Presidential Aide Liza Wright Discusses White House Hiring and "Cronyism" at DePauw Discourse 2005
September 16, 2005
Also: United Nations "Urgently Needs Reform," Paul Volcker Says in Opening Session; Samantha Power Discusses Genocide and the State of Human Rights; Vernon Jordan '57, Fr. Richard McBrien and Former US Senator Birch Bayh Deliberate 'Civility and Politics'; DePauw Discourse 2005 Web Site; DePauw Discourse Photo Gallery
September 16, 2005, Greencastle, Ind. - [Download Audio: "Dispelling Myths" - 142kb] "When you hear the terms like cronyism and things like that, you know, I know what goes into the process of hiring people," Liza Wright, assistant to the president for presidential personnel at the White House, told DePauw Discourse 2005 this afternoon. Wright is responsible for recruiting executives to serve in senior leadership positions in the Bush administration, including the Federal Emergency Management Agency, whose embattled administrator, Michael Brown, resigned this week. Wright told the crowd that gathered for the lunch session in the Memorial Student Union building that she came from Washington D.C. to Greencastle to discuss how top government officials are recruited, interviewed and selected, and in turn, "dispel some of the rumors and the myths about how we select our people."
Since questions began being raised about the federal response to Hurricane Katrina, media reports focused on Brown,accusing him of lacking the credentials to head FEMA and procuring the job because of a friendship within the Bush administration. While she didn't mention Brown -- or any other government appointee -- by name, Wright called the accusations of cronyism "disappointing because there's a very strategic and very methodical process that we go about [in] searching for people."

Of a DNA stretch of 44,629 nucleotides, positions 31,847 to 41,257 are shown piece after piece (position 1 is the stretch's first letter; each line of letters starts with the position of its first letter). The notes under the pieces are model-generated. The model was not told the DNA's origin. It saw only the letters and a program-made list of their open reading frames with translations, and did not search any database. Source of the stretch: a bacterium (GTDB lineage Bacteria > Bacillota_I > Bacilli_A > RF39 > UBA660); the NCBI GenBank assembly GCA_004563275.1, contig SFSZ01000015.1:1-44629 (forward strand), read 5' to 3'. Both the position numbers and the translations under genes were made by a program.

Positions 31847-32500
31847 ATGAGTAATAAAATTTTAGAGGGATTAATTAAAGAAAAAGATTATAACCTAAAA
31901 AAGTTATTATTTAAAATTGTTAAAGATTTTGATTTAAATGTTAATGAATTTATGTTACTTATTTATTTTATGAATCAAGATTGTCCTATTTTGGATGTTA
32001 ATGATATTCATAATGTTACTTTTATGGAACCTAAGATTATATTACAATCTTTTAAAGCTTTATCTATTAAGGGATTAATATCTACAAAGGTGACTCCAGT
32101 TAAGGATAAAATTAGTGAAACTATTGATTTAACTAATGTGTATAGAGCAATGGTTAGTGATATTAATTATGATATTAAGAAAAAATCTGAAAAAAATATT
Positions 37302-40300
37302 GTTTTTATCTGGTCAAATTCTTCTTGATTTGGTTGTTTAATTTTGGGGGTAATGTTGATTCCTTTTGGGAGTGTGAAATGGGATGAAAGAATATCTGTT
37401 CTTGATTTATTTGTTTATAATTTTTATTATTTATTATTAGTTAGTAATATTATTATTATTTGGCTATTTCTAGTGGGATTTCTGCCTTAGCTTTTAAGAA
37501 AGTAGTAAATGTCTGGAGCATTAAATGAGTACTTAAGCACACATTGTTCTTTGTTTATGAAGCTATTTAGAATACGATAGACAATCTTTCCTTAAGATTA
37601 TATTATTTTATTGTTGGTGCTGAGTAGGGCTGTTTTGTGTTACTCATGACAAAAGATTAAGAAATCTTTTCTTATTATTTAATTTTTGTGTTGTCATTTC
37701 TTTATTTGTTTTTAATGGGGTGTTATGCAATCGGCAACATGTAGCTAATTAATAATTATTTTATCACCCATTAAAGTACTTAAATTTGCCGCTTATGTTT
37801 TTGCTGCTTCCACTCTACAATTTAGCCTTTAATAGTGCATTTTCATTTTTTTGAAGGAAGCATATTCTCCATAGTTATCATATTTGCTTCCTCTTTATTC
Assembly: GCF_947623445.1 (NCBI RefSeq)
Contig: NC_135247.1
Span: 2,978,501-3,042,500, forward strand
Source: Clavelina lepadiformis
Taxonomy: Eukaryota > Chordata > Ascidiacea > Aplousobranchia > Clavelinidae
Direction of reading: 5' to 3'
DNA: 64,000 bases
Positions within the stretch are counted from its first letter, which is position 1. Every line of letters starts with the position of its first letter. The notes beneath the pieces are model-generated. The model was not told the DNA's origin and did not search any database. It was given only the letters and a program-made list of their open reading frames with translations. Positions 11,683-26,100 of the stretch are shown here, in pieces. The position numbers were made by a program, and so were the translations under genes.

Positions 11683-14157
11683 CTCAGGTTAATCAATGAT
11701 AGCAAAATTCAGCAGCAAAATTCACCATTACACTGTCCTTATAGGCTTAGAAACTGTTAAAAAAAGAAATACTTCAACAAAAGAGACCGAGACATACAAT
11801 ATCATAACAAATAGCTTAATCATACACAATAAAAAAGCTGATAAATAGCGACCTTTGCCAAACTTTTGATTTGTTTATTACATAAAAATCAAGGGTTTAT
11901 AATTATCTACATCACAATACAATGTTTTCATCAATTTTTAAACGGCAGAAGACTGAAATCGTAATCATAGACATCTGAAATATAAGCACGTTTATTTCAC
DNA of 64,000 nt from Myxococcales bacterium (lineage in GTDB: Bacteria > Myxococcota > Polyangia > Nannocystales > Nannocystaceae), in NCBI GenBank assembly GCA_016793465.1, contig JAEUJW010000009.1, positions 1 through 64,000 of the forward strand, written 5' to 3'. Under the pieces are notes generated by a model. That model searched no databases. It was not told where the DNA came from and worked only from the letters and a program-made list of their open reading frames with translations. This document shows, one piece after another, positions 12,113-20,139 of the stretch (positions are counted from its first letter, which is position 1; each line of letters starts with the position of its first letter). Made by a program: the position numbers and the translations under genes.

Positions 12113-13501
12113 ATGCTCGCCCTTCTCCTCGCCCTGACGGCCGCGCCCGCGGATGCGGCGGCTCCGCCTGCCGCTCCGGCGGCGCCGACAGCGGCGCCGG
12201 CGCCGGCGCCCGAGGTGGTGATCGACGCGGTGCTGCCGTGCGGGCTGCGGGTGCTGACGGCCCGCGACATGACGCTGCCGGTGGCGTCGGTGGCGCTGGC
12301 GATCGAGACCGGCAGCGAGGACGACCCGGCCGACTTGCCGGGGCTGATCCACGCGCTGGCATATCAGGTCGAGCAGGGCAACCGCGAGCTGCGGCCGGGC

Of Katrina, Wright stated, [Download Audio: "Going Forward" - 208kb] "As the president said in his speech last night, the first responders -- the Coast Guard, the folks who were on the ground immediately -- did a phenomenal job down in the affected regions. But clearly I think we've all learned that at the local, state and federal level there was kind of a breakdown in communication. So I think, first and foremost, we recognize that and we've all learned that we need to place a huge amount of resources and focus on that going forward."
In a discussion with Lisa Hollander, vice president for development and alumni relations at DePauw, Wright described her regular meetings with President Bush to make recommendations for key positions that require Senate confirmation. [Download Audio: "Looking Him in the Eye" - 64kb] "It's my office that has to go in front of the president every two weeks and look him in the eye and say, 'Sir, this person is the best person for this position and here's why.'"
She describes the president as "decisive," a "delegator," and an "excellent leader," and noted that Bush's sense of humor, and the camaraderie he shares with Vice President Dick Cheney "trickles down" to offices throughout the White House. [Download Audio: "Hands-On" - 168kb] 'I have not worked in prior White Houses, but I can tell you anecdotally and from talking to people who have, President Bush is more involved in the personnel process than any other president in recent history."
Finding the most qualified candidates, and hiring persons who are racially, ethnically and geographically diverse are things the president stresses, Wright told the alumni, students, faculty members and others in attendance. "And then we're also looking at diversity of background -- making sure that not all of our candidates are coming from Capitol Hill or private industry, but from all over."